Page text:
I keep track of Verizon and AT&T promotions here on this site, so I’m well aware of the strategies these cable companies use to get more business. The cable TV triple play is offered at a very competitive price. Sometimes, it even seem like they are offering an extra service for free because the double and triple play prices are extremely close. They offer the services this way because they know that many customers are too lazy to cancel or downgrade once the promotional pricing expires, meaning that a good portion of those who sign up pay extra forever. In order to actually benefit on any promotional pricing on bundles, you have to use all three services plus remember to shop around again before the promotional period ends to make sure you are always taking advantage of the promo prices.

My friend overspends in all those categories, and his situation is really common. He’s a highly paid professional and he’s often too tired after work to have the energy to worry about these details. It was sort of a miracle I even got him to start tracking his expenses. (Score one for me!)

Still, I can’t celebrate yet because just knowing he overspends doesn’t help him build wealth. Taking action is what will ultimately help him get out of this. I’ll keep working on him to get him to start reducing his expenses.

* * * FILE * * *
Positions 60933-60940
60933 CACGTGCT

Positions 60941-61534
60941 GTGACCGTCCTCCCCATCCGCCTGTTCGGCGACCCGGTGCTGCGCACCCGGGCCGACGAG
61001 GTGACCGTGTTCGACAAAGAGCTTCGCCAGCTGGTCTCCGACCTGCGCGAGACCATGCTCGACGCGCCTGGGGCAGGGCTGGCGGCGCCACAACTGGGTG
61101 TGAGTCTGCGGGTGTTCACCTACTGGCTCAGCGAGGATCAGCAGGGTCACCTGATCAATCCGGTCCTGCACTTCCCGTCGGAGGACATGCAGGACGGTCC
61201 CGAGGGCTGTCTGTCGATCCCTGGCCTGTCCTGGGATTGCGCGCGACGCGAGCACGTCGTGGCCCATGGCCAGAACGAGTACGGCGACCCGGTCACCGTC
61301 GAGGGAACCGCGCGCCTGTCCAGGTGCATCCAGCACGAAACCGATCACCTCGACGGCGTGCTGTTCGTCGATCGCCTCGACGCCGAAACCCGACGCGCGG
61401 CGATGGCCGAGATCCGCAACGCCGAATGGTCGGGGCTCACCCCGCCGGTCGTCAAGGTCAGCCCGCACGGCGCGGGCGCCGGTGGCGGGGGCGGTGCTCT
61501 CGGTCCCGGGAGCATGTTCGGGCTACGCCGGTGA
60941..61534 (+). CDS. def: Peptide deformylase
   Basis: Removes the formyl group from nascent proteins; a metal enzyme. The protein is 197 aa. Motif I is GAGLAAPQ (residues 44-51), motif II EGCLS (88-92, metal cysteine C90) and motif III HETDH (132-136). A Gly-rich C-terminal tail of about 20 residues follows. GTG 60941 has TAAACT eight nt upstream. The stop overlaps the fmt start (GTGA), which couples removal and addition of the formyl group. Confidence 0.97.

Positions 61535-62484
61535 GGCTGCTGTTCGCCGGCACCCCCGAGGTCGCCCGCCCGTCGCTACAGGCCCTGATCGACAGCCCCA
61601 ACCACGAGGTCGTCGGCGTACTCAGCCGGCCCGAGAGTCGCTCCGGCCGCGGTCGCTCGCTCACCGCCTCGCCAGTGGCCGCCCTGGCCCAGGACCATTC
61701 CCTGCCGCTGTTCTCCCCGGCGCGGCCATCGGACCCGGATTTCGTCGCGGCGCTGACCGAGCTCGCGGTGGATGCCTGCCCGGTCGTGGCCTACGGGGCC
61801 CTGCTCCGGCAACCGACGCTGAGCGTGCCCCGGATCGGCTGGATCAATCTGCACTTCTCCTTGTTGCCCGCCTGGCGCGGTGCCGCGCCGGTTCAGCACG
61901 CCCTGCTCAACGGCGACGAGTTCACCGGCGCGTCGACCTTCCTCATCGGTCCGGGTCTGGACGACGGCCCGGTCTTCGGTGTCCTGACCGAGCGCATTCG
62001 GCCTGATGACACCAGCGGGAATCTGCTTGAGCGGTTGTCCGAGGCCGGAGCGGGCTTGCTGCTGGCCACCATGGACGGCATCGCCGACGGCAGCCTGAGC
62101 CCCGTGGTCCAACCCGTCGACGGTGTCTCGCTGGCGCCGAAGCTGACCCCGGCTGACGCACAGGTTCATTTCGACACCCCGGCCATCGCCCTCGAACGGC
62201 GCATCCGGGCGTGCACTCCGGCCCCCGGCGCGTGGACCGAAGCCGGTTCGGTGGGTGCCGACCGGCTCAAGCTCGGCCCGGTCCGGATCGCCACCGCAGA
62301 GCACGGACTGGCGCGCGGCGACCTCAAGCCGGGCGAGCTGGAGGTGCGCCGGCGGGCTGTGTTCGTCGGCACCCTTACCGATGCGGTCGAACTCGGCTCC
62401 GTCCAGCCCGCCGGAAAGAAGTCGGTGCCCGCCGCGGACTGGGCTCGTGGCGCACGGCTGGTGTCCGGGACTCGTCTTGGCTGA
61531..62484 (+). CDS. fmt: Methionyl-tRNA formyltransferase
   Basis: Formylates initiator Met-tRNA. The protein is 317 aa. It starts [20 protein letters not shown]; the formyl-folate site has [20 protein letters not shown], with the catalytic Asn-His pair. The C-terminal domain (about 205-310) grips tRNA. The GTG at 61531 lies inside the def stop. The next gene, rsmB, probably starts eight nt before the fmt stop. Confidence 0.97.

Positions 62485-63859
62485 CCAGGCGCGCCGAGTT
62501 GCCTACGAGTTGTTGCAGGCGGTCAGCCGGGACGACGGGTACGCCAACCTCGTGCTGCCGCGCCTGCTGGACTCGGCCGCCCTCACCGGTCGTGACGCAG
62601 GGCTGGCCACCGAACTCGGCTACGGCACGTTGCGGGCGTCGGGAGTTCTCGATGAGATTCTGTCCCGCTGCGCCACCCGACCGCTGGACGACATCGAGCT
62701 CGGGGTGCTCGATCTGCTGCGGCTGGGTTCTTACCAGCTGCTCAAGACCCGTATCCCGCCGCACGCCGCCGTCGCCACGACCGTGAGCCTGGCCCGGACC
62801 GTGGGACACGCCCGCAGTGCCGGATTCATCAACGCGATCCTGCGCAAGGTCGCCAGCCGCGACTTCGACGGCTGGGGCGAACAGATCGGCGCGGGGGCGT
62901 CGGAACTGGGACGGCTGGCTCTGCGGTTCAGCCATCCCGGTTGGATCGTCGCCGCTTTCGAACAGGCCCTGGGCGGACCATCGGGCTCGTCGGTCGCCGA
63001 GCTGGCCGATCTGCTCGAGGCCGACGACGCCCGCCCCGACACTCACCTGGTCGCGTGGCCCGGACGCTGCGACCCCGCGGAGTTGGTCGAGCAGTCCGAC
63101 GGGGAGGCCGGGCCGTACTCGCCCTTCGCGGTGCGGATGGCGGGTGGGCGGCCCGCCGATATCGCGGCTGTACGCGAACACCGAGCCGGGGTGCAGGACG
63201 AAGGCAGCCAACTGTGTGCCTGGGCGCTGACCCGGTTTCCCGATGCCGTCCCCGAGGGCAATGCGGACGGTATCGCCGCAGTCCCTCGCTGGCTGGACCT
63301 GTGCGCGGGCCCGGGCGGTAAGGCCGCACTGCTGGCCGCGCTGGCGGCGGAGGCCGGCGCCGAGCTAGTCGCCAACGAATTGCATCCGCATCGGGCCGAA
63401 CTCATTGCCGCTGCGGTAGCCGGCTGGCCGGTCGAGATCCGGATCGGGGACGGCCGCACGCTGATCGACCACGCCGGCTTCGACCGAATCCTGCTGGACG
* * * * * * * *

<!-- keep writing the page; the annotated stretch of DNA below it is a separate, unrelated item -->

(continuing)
If you care about yours, I suggest you start taking steps to eliminate the fat out of your budget too.

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Several of my friends signed up and they are able to eat at home more because the instructions are easy to follow, making everything convenient. The deal also comes with grocery shopping lists, which saves them so much time. Check it out yourself by clicking here and you too may be able to save more and become healthier at the same time.

Money Saving Tip: An incredibly effective way to save more is to reduce your monthly Internet and TV costs. Click here for the current AT&T DSL and U-VERSE promotion codes and promos and see if you can save more money every month from now on.

{ read the comments below or add one }

  • Nick Vail says:

    Overpaying due to competitiveness is a huge issue. Keeping up with the Joneses is probably worse now than ever before due to social media. I always tell my potential clients that the Joneses aren’t going to pay your bills in retirement.

  • Hey David,
    Sweet article! I actually cancelled my Amazon Prime account last week.
    Not because the yearly rate was so outrageous, but because I realized that it actually just encouraged me to buy a bunch of junk I ultimately didn’t need. 🙂

  • Chris says:

    The competition that you speak of is rampant in America. It’s the “keeping up with the Joneses” syndrome. I like what Dave Ramsey says about the Joneses. They’re broke. Keeping expenses to a minimum is a great way to get ahead. Those who overspend without thinking will likely never get to a place of financial stability.

  • GYM says:

    Great thoughts. I have to call the Internet company every three months (instead of six) to try and extend the low price. It’s a hassle yes but it saves me a lot of money as well. I put a reminder on my phone/ write it in my calendar to tell myself when to give them a call again.

    • David Ning says:

      Putting the task of calling the service providers on my calendar is exactly what I do as well.

      And you are right – it’s a bit of a hassle to keep calling, but it’s also one of the most profitable half an hour I’ll ever spend too.